Finally, the final county-by-county census data – Conduit Street
Maryland’s planning department released its adjusted numbers for the 2020 census this week, paving the way for district drafting commissions to draw new boundaries in time for next year’s midterm elections.
While census data was released to all states on August 12, 2021, Maryland is one of nine states required by state law to reassign incarcerated residents to their last known address. By incorporating this adjusted census data into the portal, residents can now begin creating their own redistricting maps.
According to a press release:
The Map Submission Portal, loaded with the adjusted data and including step-by-step instructions on how to submit a map, is now live. Map submissions will be reviewed by the Maryland Citizens Redistricting Commission (Citizens Commission) prior to map drawing if received by noon Friday, September 24. Additional submissions after the Citizens Commission draws their maps will also be accepted at Round 3 meetings in October. Information about map submissions can be found at redistricting.maryland.gov.
Summary demographic data for all counties in Maryland and the city of Baltimore can be found here. Complete data published by the US Census Bureau for Maryland can be found here.
The United States Constitution places the census at the foundation of our democracy by calling for a count of the nation’s residents every 10 years. Census results determine how many seats each state will have in the U.S. House of Representatives, and the data is essential for determining congressional, state, and local legislative districts.
In addition, census data generates billions of dollars in federal funding for education, health, transportation, housing, community services, and job training. Additionally, businesses and industries decide where to locate new facilities and services based on census data, creating new jobs and promoting economic growth.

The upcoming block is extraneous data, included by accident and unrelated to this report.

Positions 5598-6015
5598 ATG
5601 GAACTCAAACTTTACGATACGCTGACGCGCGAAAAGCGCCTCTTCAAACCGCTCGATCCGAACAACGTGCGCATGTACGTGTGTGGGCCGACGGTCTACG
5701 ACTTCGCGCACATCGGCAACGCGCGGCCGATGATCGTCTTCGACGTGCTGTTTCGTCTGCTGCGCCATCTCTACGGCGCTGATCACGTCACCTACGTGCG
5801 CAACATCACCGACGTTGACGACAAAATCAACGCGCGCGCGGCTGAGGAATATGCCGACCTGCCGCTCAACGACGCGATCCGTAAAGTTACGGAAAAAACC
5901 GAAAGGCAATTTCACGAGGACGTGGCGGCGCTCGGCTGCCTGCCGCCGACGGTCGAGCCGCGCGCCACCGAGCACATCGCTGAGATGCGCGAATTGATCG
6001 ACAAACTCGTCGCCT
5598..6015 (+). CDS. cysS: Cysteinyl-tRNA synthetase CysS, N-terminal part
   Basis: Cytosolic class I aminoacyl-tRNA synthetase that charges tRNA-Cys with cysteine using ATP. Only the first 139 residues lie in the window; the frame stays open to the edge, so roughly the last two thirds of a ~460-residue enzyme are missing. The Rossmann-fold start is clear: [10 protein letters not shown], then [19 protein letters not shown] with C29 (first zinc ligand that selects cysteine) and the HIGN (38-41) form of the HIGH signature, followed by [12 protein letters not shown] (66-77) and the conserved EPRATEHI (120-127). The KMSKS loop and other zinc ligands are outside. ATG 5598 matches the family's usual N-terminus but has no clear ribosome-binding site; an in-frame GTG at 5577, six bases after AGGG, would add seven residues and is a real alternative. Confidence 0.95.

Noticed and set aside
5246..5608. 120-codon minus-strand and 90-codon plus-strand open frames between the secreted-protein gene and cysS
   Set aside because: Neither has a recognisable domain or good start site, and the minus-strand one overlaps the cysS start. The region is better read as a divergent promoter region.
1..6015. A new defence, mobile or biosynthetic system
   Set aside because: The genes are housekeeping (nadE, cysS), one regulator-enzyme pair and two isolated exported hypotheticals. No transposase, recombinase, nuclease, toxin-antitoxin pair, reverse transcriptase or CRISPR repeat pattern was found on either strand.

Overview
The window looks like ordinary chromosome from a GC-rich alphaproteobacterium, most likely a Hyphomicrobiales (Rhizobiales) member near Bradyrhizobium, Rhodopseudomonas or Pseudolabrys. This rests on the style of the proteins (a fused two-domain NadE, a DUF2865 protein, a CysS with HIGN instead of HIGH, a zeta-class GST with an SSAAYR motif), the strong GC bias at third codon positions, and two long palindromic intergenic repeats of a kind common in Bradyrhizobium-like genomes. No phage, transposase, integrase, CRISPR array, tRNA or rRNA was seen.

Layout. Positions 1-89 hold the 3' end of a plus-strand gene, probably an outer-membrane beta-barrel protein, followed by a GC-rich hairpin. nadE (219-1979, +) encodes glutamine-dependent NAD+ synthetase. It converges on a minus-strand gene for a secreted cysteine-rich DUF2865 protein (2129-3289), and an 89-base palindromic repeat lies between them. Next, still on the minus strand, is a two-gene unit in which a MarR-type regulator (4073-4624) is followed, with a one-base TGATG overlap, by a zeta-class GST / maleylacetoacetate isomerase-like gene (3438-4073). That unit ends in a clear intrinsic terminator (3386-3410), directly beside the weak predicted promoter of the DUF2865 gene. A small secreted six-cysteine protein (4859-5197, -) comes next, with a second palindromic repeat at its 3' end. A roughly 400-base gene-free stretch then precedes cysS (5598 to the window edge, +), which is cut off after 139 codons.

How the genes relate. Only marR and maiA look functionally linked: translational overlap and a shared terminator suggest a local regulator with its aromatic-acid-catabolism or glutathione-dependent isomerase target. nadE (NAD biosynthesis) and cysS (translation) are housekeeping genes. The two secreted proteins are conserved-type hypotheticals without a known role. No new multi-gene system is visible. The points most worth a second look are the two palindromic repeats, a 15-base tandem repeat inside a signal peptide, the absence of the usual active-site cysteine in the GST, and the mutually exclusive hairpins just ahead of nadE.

An accurate census count has a lasting effect on counties, especially when it comes to the distribution of federal funds. Conversely, an undercounted population can result in a significant drop in federal funding to county governments or county residents.
In Maryland, the General Assembly has primary power to draw the boundaries of the congressional and state legislative district.
The governor, assisted by an advisory commission, submits a proposal for the legislative redistribution of the State. The legislature may adopt its own plan by joint resolution. If the legislature does not approve its own plan, the governor’s plan takes effect. Congressional lines are drawn solely by the legislature.
During a recent episode of the Duct Street Podcast, Kevin Kinnally and Michael Sanderson explain the importance of new 2020 Census data for state and local redistricting, break down the nuts and bolts of Maryland’s redistricting process, and detail key timelines in the race to chart new new borders in time for next year’s midterm elections.
Previous Duct Street Cover
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